Matching structopt commands and using Rust values after move

Chris Biscardi
InstructorChris Biscardi
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Published 3 years ago
Updated 3 years ago

We can match on opt.cmd to determine which Command variants was called. This lets us specify the variants as match criteria and also destructure the values out to use them.

    let opt = Opt::from_args();
    dbg!(&opt);
    match opt.cmd {
        Command::Write { title } => todo!(),
    }

As written, we run into two issues with this code. One is that we aren't using title yet. In destructuring, we can use the placeholder (_) in our pattern.

warning: unused variable: `title`
  --> src/main.rs:32:26
   |
32 |         Command::Write { title } => todo!(),
   |                          ^^^^^ help: try ignoring the field: `title: _`
   |
   = note: `#[warn(unused_variables)]` on by default
fn main() -> Result<()> {
    color_eyre::install()?;

    let opt = Opt::from_args();
    dbg!(opt);
    match opt.cmd {
        Command::Write { title: _ } => todo!(),
    }
}

The second issue is that the opt variable is moved before we try to destructure it. If we look at the compiler output before we fixed the title issue we see the value use after move pointing at title specifically.

error[E0382]: use of moved value
m  --> src/main.rs:32:26
   |
29 |     let opt = Opt::from_args();
   |         --- move occurs because `opt` has type `Opt`, which does not implement the `Copy` trait
30 |     dbg!(opt);
   |     ---------- value moved here
31 |     match opt.cmd {
32 |         Command::Write { title } => todo!(),
   |                          ^^^^^ value used here after move

If we look at it after fixing the unused title, we see the compiler point at opt.cmd.

error[E0382]: use of moved value: `opt.cmd`
  --> src/main.rs:31:11
   |
29 |     let opt = Opt::from_args();
   |         --- move occurs because `opt` has type `Opt`, which does not implement the `Copy` trait
30 |     dbg!(opt);
   |     ---------- value moved here
31 |     match opt.cmd {
   |           ^^^^^^^ value used here after move

This is because opt is moved into the dbg call because it doesn't implement the Copy trait. Now, we could implement or derive Copy for Opt if Command can implement Copy, but we can not implement Copy for Command. This is because String does not, and can not, implement Copy, and we have a String in our title.

Without diving into the depths of Copy, Clone, and allocation, there is something we have that already implements Copy, so we don't need to.

Shared references implement Copy.

So instead of passing opt into dbg!, and thus using move semantics (which are the default in Rust), we can pass a shared reference in: dgb!(&opt) which lets us use copy semantics.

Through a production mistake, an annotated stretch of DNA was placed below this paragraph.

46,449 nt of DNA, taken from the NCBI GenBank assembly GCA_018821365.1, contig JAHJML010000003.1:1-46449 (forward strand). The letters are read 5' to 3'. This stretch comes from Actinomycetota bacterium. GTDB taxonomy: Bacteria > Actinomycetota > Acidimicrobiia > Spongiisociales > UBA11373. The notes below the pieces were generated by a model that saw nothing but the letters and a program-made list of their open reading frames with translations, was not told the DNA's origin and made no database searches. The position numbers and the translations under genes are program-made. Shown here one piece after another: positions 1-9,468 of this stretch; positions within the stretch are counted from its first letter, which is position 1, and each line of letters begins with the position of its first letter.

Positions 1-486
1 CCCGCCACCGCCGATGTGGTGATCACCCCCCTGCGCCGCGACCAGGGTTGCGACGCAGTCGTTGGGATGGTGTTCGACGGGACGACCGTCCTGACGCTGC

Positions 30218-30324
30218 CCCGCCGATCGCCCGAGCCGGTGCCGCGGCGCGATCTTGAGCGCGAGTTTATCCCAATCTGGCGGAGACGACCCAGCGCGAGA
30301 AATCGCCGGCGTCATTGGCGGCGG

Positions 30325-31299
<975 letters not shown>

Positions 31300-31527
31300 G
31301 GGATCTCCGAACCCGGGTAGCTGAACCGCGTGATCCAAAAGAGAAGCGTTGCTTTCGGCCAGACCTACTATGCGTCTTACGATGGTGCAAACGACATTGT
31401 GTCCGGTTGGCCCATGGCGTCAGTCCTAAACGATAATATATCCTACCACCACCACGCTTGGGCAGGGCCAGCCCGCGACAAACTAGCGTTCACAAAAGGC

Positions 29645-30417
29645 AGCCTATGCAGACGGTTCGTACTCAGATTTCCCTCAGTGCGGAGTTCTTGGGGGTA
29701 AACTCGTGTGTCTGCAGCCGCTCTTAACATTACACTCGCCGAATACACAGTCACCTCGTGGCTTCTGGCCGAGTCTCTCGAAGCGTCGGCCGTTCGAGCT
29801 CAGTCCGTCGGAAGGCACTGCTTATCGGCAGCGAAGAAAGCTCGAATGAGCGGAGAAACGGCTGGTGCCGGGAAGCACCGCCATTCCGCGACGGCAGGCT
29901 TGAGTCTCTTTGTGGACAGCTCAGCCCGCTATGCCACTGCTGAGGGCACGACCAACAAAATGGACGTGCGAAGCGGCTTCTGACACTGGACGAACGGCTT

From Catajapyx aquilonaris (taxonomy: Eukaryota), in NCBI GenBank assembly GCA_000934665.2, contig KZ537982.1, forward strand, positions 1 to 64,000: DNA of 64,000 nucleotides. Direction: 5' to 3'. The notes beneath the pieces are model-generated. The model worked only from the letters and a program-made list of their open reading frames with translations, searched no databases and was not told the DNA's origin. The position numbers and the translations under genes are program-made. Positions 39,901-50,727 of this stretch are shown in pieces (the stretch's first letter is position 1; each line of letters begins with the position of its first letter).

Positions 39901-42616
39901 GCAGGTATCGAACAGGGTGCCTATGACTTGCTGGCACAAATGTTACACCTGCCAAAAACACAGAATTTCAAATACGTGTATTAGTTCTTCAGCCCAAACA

The difference between move semantics and copy semantics in this case is that we can access opt after passing it to dbg!.

Under the hood, both a copy and a move can result in bits being copied in memory, although this is sometimes optimized away. -- Copy

fn main() -> Result<()> {
    let opt = Opt::from_args();
    dbg!(&opt);
    match opt.cmd {
        Command::Write { title: _ } => todo!(),
    }
}

Instructor: [0:00] From here, I'm going to use Cargo Watch, which we installed in the last lesson, to run check and then test. To continue the implementation of our CLI, we can match on opt.cmd. That is the StructOpt Command field.

[0:17] Match lets us match the structure of the value that we're matching on. In this case, we can match on the structure of commandWrite, such that whenever the Write variant of the Command enum is used we execute some code. In this case it will be todo, and I'll remove the final todo.

[0:35] Note that we're also destructuring title here, but cargo check gives us an error. We get the error, use of moved value, value used here after move, title. The move occurs because opt has typed Opt. That is the variable name Opt as the type struct of opt, which does not implement the Copy trait.

[0:58] Since we're not using title yet, we can use the placeholder in our pattern to say, "Hey, we're not using this yet. Don't warn us about it." Now, we get a slightly better error. The use of moved value opt.cmd, same move, copy, the value is moved here in dbg opt, and the value is used here after move, in opt.cmd.

[1:25] This is because we passed opt into dbg, and dbg has taken ownership of this value. Because dbg has taken ownership of this value and used it, we can't use it after that. We can fix this by giving dbg a shared reference to opt. A shared reference means that we can access this value later when we want to match on it.

[1:46] What was happening originally, when we didn't have the shared reference, is called move semantics. That is, if we use the variable and we give ownership to the dbg function, or the dbg macro in this case, the variable moves ownership into that function. We don't get it back after it's done.

[2:06] Passing the shared reference in lets us use copy semantics, which means that the ownership won't get moved into this function and that we can still access the variable later.

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